Search

Wisconsin on the ice: hullabaloo!

Feb. 19, 1973
Feb. 19, 1973

Table of Contents
Feb. 19, 1973

Yesterday
Abdul-Jabbar
Gentle Man
Dish It Out
College Basketball
Boxing
Horse Racing
Nicklaus
19th Hole: The Readers Take Over

Wisconsin on the ice: hullabaloo!

At the University of Wisconsin they play a wild kind of hockey. Enter Madison's Dane County Coliseum on game night and, as events progress, ask yourself these questions: Is this a sport or is it Armageddon? Where is the real action, on the ice or in the stands? Do the laws of physics apply or are those visiting players actually shrinking before your very eyes?

This is an article from the Feb. 19, 1973 issue Original Layout

No boos were ever like the Coliseum's—none so oppressive, so incessant, so nearly evil. They reverberate so thickly they seem to form clouds, to rain down millions of little b's and o's onto the bowed heads of visiting teams—Michigan State, for example, one night last week. And didn't they deserve such a rain? The nerve of State. Why, just before the game started they actually skated out on the ice.

Said Wisconsin Coach Bob Johnson: "This home crowd is worth one or two goals any night." One, two, five, who knows? But there is more to it than boos. Although Wisconsin hockey is only 10 years old, last year the Badgers had the best won-lost record in the Western Collegiate Hockey Association, the nation's strongest. For 11 weeks this year the Badgers ranked No. 1 in the nation and after a small slump they appear to be heading back.

On this night, with the game nearly half over, Michigan State leads 2-0, an inexcusable affront. Beside the Spartan bench, filling much of the Coliseum's section CC2, is a group of Wisconsin backers known as The Mad Dogs or The Animals. On quick glance the section is all hair and blue denim shirts, and the maddest of the Dogs start the night by not standing for the national anthem. Instead, they leer through a Plexiglas shield that separates them from the visiting bench. In some previous years The Mad Dogs mistook the visiting players for spittoons, and now they are understandably frustrated. Tonight their hate object is Amo Bessone, the Michigan State coach.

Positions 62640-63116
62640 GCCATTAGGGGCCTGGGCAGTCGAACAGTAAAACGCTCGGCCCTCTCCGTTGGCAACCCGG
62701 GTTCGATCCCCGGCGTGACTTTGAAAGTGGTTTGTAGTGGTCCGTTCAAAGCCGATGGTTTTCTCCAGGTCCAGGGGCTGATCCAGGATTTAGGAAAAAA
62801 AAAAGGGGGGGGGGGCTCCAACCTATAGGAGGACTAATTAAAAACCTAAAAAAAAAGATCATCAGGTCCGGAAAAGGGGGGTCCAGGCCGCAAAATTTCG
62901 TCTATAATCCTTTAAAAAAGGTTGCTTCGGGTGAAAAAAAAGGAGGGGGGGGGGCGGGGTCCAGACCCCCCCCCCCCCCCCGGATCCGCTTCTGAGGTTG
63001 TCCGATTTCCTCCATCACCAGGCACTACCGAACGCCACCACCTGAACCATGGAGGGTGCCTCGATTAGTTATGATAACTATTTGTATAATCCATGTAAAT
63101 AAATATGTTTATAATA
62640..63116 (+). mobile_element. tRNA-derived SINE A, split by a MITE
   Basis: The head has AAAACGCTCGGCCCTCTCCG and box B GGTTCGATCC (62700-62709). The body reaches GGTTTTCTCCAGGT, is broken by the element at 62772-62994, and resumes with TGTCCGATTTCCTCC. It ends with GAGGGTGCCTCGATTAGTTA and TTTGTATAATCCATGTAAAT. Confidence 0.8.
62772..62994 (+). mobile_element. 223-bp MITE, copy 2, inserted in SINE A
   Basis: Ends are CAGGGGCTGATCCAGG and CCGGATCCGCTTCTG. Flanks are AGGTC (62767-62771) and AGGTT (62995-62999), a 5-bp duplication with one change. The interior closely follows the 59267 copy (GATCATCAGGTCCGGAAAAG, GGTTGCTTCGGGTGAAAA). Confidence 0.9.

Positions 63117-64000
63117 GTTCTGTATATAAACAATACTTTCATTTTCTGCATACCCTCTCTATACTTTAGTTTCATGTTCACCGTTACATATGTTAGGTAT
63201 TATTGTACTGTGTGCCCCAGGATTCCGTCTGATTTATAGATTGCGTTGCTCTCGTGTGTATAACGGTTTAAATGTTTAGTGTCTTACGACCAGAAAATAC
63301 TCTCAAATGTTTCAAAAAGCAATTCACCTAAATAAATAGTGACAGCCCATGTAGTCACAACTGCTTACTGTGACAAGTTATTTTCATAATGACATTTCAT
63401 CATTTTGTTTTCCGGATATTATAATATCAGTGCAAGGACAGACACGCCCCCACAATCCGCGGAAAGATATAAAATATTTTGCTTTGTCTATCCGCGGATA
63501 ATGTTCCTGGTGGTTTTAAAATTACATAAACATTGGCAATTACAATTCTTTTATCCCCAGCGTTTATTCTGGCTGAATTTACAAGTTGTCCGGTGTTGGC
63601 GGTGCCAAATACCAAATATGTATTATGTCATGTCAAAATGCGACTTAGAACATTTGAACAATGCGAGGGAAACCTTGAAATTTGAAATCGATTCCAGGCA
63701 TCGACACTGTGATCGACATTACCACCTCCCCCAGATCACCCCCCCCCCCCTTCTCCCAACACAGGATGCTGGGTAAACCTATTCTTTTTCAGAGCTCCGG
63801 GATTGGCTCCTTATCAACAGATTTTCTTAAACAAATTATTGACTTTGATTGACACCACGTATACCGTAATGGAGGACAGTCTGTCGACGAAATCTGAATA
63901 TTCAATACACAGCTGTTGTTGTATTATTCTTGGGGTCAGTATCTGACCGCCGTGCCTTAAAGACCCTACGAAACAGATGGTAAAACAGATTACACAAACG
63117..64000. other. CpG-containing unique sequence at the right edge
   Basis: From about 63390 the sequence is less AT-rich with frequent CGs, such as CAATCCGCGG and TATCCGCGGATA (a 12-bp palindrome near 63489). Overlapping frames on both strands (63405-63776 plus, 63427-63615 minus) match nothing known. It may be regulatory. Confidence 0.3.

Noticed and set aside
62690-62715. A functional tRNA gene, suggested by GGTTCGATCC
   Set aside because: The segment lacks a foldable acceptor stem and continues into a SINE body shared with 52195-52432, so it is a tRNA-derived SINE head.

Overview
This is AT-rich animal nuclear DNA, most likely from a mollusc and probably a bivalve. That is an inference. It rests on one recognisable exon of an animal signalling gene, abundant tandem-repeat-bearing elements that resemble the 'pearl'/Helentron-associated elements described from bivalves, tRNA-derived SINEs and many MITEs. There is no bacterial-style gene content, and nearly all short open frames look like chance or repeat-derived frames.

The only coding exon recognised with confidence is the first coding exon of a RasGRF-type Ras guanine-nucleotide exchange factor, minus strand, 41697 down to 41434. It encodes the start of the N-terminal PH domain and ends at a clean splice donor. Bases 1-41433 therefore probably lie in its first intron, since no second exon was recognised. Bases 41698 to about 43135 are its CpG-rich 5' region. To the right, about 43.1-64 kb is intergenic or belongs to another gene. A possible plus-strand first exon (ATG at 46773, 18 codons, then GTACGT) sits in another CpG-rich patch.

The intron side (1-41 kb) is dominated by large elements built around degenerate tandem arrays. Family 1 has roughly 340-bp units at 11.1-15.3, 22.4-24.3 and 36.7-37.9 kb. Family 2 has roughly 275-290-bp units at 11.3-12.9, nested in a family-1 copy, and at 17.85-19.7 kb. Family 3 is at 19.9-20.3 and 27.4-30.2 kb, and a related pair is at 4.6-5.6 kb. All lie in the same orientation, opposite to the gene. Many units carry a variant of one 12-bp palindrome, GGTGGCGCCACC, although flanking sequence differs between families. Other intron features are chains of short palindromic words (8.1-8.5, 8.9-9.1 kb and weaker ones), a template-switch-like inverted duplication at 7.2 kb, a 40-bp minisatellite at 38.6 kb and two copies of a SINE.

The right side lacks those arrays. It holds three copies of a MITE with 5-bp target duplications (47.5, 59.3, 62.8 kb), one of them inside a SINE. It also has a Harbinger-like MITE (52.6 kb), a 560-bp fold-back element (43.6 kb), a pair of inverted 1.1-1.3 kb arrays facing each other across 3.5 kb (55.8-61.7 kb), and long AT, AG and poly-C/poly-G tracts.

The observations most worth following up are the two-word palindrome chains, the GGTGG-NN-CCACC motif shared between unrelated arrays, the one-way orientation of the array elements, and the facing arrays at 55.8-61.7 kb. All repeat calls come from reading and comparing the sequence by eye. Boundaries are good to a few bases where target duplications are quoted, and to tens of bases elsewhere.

A Mad Dog barks, "Go home, Amo," and soon some 8,000 soul mates are following suit. Eight thousand four hundred and thirty-one, rather, an average Wisconsin crowd. Wisconsin hockey holds all the collegiate attendance records for the sport; it will lead the nation for the fourth straight year.

In fairness, The Mad Dogs do not set the standards for Wisconsin. Most of the crowd is mad all right, or at least angry, but decidedly human. In CC2, though, there is always the threat of something outrageous happening. One Dog yells, "Hey, Amo, give me some birdcalls." Another keeps addressing a dark-haired referee as "Greaseball." A third can't seem to take his eyes off Bessone. After repeatedly urging him to—well, the suggestion gets him escorted out by a sheriff.

Bessone fumes, "We don't get abuse like that anywhere else. If I was 20 years younger I'd go over the fence."

One of his tormentors is a student from New York. He says, "We admit to being obnoxious. But when I go to Ranger games at home I'd never think of acting like a buffoon."

The house specialty is reserved for a Wisconsin goal. At 8:15 of the second period Dennis Olmstead, son of the NHL immortal Bert, scores. His is the first of 41 shots at the Michigan State goalie to get through. Still, to the gathered faithful the goalie obviously is full of holes, like a sieve, which explains what follows.

The noise begins low down near the ice, from a few voices at first, clipped and quick: "SIEVE, SIEVE, SIEVE," and then spreads quickly, the tempo slowing: "SIEVE...SIEVE...SIEVE," sonorous and heavy, continuing as play resumes, on and on, accompanied by a forest of raised forefingers, all shaking and pointing derisively at the visiting goalie in tempo with the chanting. The boos had been a blessing in comparison, and the din has hardly abated when Gary Winchester scores Wisconsin's second goal. In the stands middle-aged men, caught up in the excitement, can be seen throwing punches in the air, as at a boxing match. Now the score is 2-2, and again the chorus builds and then builds some more with two more quick Wisconsin goals. "SIEVE, SIEVE, oh my God, SIEVE!" shrieks a middle-aged woman. Everyone seems caught up in a collective joy, and the game ends at 5-2 Wisconsin.